Linked by Thom Holwerda on Wed 26th Jun 2013 16:41 UTC
Windows Microsoft has released the Windows 8.1 preview for download, but they region-locked it to 13 specific languages, and Dutch is not one of them. So, even though my Surface RT has been completely and utterly English from the day I bought it, I can't install Windows 8.1 and tell you something about it. Those of you who can download it, why don't you tell us what it's like - or you can head to The Verge who got early access. In case you couldn't tell, I'm a little annoyed that we're arbitrarily being left out once again.
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RE[7]: Start Button Useless??
by ricegf on Fri 28th Jun 2013 11:11 UTC in reply to "RE[6]: Start Button Useless??"
Member since:

Windows 8 apps were only optionally full screen - from day one you've had the option of having two apps side by side. This is pretty much the opposite of full screen.

I would argue that the option of having a maximum of two apps side by side is right over there next to having a maximum of one app full screen.

The opposite of both is a windowing operating system that allows the user to arrange applications in the most useful configuration - which on a desktop with a mouse and keyboard, is the productive system IMHO.

Reply Parent Score: 1

RE[8]: Start Button Useless??
by Nelson on Fri 28th Jun 2013 11:35 in reply to "RE[7]: Start Button Useless??"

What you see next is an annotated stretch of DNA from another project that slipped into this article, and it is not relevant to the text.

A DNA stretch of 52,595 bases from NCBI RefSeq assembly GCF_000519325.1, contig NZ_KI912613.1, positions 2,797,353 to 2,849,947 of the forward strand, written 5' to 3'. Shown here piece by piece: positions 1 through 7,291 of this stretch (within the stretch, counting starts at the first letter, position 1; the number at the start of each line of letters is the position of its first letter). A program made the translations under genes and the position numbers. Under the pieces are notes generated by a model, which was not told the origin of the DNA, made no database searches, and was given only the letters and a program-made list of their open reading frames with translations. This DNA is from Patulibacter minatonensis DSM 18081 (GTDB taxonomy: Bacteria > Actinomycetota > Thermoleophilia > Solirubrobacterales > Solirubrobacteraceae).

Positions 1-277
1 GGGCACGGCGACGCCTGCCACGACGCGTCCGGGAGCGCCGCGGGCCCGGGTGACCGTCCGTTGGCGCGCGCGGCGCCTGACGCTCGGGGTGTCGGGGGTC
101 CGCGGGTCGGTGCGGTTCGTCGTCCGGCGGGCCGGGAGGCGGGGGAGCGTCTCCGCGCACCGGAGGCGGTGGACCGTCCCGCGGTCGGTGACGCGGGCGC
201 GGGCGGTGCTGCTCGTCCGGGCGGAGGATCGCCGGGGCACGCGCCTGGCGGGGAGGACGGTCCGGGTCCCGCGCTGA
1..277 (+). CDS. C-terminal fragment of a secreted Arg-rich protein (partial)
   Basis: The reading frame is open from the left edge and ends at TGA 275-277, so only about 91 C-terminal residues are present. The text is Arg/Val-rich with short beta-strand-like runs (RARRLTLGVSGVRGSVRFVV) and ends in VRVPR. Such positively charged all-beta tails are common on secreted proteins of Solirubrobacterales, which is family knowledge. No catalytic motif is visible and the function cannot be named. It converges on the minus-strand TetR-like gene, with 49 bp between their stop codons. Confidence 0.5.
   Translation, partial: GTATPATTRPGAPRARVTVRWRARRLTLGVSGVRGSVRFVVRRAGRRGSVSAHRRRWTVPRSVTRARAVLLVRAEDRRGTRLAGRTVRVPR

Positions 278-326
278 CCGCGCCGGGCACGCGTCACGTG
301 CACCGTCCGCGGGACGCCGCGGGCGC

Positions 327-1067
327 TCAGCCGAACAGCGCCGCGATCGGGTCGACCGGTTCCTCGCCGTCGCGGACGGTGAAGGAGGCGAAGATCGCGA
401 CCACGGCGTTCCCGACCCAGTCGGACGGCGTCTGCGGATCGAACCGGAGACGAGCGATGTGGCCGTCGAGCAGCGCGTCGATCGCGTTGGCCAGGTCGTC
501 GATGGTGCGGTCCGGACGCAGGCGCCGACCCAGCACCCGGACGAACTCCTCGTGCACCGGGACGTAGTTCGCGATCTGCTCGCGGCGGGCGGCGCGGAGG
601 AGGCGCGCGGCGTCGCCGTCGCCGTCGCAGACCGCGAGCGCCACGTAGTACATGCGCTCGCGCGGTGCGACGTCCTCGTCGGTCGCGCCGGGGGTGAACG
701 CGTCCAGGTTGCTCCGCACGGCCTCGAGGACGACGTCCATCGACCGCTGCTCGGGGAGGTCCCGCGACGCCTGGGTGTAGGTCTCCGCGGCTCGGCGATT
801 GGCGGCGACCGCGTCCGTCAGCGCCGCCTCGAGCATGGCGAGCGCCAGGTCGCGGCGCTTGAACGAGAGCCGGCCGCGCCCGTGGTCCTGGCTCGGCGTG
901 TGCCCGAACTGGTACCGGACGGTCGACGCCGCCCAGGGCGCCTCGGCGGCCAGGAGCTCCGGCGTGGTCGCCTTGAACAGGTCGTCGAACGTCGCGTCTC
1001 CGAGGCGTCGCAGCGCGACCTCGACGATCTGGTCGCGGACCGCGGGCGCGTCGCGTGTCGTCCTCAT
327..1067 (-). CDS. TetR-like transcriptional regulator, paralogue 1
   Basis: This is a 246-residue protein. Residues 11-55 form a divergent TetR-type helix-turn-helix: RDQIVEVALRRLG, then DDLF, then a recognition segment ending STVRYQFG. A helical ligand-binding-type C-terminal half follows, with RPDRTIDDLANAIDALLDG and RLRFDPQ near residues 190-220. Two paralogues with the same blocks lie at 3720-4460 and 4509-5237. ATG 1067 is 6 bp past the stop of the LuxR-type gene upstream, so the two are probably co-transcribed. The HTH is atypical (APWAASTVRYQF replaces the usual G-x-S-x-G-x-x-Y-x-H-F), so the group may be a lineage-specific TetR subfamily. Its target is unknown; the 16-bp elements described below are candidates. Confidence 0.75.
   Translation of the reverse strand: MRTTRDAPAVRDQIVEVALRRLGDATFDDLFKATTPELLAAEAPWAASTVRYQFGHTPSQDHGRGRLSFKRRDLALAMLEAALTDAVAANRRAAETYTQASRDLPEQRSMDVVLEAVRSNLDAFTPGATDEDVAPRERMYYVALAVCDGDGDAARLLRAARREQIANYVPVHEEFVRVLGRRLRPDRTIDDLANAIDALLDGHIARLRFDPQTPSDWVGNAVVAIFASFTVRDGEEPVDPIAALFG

Nelson Member since:

And you're entitled to that opinion, but I don't share it. Window management is a chore in my opinion. You have this Window here, let me drag it out of the way to get to my other Window, or let me dig through this stack of open Windows to find the one I want.

This is why a lot of WMs have various things to help out. One feature I'd point out is Windows 7's Aero Snap which lets you easily snap two apps side by side.

This feature was expanded upon with Windows 8.1 to support variable snapped views and up to four apps per monitor (resolution/display dimensions permitting).

In addition, single Metro apps can open multiple views within the same app and snap them side by side -- or they can launch other Metro apps and snap them side by side.

I realize this is nothing groundbreaking given traditional windowing managers, but it is a solid improvement and does bring back at least some flexibility when managing your open Metro apps.

Certainly it could be said that it enables many of the work flows that some here complained were not possible with Windows 8.

Reply Parent Score: 3